Is Kevin Garvey Really Dead On 'The Leftovers'? Justin Theroux's Character Joins Jon Snow & Glenn Rhee In TV Limbo
When HBO ended its most recent episode of The Leftovers with its protagonist, Kevin Garvey, lying dead on the floor of a trailer in the woods, the victim of an ill-conceived attempt at exorcising his demons, the show became the latest in a string of high-profile dramas to seemingly off one of its central male protagonists. Not quite four weeks ago, Glenn appeared to die on The Walking Dead , one of the few original characters remaining from the show's first season. And, of course, this past June, audiences everywhere watched while Jon Snow was stabbed in Game Of Thrones Season 5 finale. In an interview with TVLine, Leftovers star Justin Theroux spoke out about his character's apparent death, and whether we can expect him to join the ranks of probably not dead, but also maybe totally dead protagonists.
When asked about the scene, the actor revealed, "In the script I remember it saying, 'Kevin is dead — really, really dead.'" But, in the same breath, he acknowledged that showrunner Damon Lindelof "said it’s possible Kevin could come back in some iteration." And, later in the same interview, he teased the next episode, saying: "It’s possible I’m in it in some iteration or form, that’s all I’ll say."
So, which is it? Is Kevin "really, really dead" or is he coming back? While The Leftovers has enough compelling characters — including Nora Durst, Matt Jamison, and Erika Murphy — to carry the show without Kevin Garvey's presence, it seems unlikely that Theroux is gone for good, considering his responses in the interview. It's possible that Kevin is coming back as a ghost, just like deceased Guilty Remnant leader Patti came back after her suicide.
But, it's just as likely that the show — and its writers and star — are using semantics to disguise a bait-and-switch. Sure, Kevin may be dead now... but that doesn't mean he's going to stay that way. We've already seen miracles in Miracle; Kevin coming back to life wouldn't be the strangest thing we've seen so far on this season of The Leftovers. (That honor still goes to the pregnant cavewoman in the opening scene.) It's not like people being revived after having been declared medically dead is an unheard-of phenomenon.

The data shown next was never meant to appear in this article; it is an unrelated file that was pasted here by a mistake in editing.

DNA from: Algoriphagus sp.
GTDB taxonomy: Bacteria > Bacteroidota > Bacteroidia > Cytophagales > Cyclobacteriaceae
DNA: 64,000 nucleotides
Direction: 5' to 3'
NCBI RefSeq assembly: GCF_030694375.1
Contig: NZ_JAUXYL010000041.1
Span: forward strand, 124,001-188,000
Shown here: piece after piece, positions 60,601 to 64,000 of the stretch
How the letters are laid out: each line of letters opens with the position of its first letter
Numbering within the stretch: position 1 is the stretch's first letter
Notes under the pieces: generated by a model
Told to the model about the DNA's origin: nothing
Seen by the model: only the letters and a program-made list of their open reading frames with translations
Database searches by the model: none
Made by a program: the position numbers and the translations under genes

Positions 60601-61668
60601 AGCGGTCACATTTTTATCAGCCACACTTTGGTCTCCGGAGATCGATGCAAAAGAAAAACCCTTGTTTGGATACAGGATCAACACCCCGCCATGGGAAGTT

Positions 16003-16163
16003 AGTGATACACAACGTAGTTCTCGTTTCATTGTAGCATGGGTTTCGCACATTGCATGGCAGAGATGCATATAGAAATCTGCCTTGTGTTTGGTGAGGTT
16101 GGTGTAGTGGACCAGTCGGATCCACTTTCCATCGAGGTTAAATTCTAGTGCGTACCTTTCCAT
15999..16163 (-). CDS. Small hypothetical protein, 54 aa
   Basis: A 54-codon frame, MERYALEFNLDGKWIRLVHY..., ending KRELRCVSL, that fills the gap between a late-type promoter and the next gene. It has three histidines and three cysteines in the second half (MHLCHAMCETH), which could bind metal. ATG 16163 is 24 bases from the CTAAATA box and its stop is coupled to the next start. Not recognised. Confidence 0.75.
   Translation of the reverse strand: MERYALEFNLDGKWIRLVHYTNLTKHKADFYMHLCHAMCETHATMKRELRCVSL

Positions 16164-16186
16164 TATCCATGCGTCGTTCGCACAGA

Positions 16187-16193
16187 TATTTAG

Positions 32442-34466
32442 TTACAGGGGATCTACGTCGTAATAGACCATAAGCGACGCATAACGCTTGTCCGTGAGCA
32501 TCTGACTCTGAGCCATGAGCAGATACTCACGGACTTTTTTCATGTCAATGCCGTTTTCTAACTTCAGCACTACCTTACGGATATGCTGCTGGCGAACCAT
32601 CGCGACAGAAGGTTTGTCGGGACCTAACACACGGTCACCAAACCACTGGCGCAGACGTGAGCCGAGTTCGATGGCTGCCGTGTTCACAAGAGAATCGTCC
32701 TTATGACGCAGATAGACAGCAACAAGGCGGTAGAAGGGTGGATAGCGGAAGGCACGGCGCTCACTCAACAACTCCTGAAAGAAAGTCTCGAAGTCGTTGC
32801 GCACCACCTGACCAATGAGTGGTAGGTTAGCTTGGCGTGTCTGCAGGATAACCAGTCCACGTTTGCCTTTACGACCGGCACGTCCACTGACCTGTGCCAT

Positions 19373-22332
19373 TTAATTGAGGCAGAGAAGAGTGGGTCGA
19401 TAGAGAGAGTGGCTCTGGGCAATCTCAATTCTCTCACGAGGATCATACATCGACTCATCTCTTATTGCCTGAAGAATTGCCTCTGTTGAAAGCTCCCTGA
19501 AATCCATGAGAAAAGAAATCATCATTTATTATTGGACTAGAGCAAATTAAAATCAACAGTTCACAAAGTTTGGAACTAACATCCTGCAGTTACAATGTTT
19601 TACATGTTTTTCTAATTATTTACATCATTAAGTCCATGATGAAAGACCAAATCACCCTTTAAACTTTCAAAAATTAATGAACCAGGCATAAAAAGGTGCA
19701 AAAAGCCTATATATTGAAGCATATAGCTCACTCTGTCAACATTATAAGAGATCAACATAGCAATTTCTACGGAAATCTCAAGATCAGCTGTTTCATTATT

That's the same bit of tomfoolery currently being used on Game Of Thrones. Despite the continued insistence of HBO, showrunners David Benioff & D.B. Weiss, and actor Kit Harington, it's pretty much the world's worst-kept secret that Jon Snow is coming back in Season 6. Sure, the character might technically be "dead" at the end of Season 5, but it certainly won't be long before he's resurrected in a blaze of glory. It's hard not to feel a little bit cheated by such narrative trickery.
What has been frustrating fans so much about this recent trend isn't the traumatic loss of well-liked characters, but rather the ambiguity of their demises. TV has never been deadlier, with shows like Lost, Grey's Anatomy, Game Of Thrones and The Walking Dead helping to breed a sense that anyone can die at any time — no matter how seemingly important to the story they might be — by killing off characters left and right. But, now that audiences are used to this trigger-happy television climate, we seem to have moved into the next stage of the phenomenon, in which writers use our expectations of high mortality rates against us to create buzz-worthy cliffhangers.
Glenn's "death" on The Walking Dead has been the most egregious example of this, teasing us with the character's fate and then refusing to even address it for the three subsequent episodes, forcing viewers to continue tuning in if they want to find out what really happened.
On the other hand, HitFix's Alan Sepinwall praised The Leftovers for not falling into this trap: "An episode that ends with Kevin foaming at the mouth on the floor of Virgil's trailer is a taunt; the episode ending with Michael taking Kevin away is a tease, if the distinction makes sense," he said in his review of the episode. "One is the show messing with us, while the other is the show promising there's more to the story coming up next week."
(The press release for this Sunday's episode, "International Assassin," literally promises answers: "In the wake of Kevin's desperate decision to vanquish Patti, questions and answers emerge as the world adjusts to the repercussions of what comes next.")
The Walking Dead could learn a valuable lesson from this and other shows. It's OK to tease your audience; nobody actually thinks How To Get Away With Murder is going to kill off its Emmy-winning star, but the fun of the season is finding out how Annalise Keating got that bullet in her gut and who put it there. However, it's not OK to taunt us; don't cheapen your reputation as the deadliest show on television by stringing out the resolution to one of the most potentially devastating deaths in your show's history — especially if that character's going to turn up alive anyway.
And, whether Kevin really is dead for good or not, I'm hopeful The Leftovers can stay firmly in the teasing category for the remainder of the season.
Images: Van Redin/HBO; HBO; Gene Page/AMC